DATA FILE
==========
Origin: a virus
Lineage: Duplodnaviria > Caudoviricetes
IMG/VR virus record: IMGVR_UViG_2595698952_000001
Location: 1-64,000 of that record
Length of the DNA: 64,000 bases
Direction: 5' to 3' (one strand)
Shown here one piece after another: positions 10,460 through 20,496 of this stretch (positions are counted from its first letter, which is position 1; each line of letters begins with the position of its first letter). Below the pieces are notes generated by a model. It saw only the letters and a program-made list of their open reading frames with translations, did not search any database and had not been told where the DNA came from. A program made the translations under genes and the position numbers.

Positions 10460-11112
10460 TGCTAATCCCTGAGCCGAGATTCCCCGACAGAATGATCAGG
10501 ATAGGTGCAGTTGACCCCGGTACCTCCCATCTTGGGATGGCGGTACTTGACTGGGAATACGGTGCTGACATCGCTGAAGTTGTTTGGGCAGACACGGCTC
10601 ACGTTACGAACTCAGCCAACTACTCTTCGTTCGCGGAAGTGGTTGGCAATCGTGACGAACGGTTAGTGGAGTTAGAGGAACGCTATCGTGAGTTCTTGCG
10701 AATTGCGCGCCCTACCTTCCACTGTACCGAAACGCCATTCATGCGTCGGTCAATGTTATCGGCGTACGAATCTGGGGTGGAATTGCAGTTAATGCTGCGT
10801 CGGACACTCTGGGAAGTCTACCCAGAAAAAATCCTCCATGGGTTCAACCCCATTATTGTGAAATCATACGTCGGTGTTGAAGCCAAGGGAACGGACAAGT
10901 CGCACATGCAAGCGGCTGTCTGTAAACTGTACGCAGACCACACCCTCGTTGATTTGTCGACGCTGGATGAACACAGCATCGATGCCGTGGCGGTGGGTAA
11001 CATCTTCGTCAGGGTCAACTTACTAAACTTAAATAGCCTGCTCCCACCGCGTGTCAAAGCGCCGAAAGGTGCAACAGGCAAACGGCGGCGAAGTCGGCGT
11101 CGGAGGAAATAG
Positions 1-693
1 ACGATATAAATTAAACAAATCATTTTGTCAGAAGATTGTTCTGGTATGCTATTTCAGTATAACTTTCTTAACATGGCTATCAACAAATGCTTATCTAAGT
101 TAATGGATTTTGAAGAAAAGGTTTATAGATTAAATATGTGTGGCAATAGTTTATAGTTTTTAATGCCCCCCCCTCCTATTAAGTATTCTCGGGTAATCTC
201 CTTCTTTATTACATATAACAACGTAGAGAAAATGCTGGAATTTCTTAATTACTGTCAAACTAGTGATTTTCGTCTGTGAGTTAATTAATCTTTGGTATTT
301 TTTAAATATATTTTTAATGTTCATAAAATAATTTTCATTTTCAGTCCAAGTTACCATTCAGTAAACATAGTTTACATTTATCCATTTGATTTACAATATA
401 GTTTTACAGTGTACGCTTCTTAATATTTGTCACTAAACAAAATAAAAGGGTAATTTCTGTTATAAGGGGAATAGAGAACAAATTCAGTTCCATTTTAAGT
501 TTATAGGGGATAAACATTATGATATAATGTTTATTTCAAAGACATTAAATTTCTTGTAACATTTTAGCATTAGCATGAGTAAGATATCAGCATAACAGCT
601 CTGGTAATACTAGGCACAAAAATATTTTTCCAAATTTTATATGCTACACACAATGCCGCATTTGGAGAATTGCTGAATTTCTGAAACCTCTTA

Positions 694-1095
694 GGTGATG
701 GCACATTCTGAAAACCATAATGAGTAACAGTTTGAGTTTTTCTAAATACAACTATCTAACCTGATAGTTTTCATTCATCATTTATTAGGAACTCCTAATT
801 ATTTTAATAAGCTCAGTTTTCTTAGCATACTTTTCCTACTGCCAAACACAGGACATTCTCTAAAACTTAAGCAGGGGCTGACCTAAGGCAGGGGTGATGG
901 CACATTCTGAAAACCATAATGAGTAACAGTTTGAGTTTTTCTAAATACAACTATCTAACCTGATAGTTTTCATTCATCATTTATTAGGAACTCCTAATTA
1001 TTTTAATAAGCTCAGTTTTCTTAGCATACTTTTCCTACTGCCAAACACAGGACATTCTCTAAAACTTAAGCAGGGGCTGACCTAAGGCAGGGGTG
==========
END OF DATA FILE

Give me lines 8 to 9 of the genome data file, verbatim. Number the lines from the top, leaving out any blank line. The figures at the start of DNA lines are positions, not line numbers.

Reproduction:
Positions 10460-11112
10460 TGCTAATCCCTGAGCCGAGATTCCCCGACAGAATGATCAGG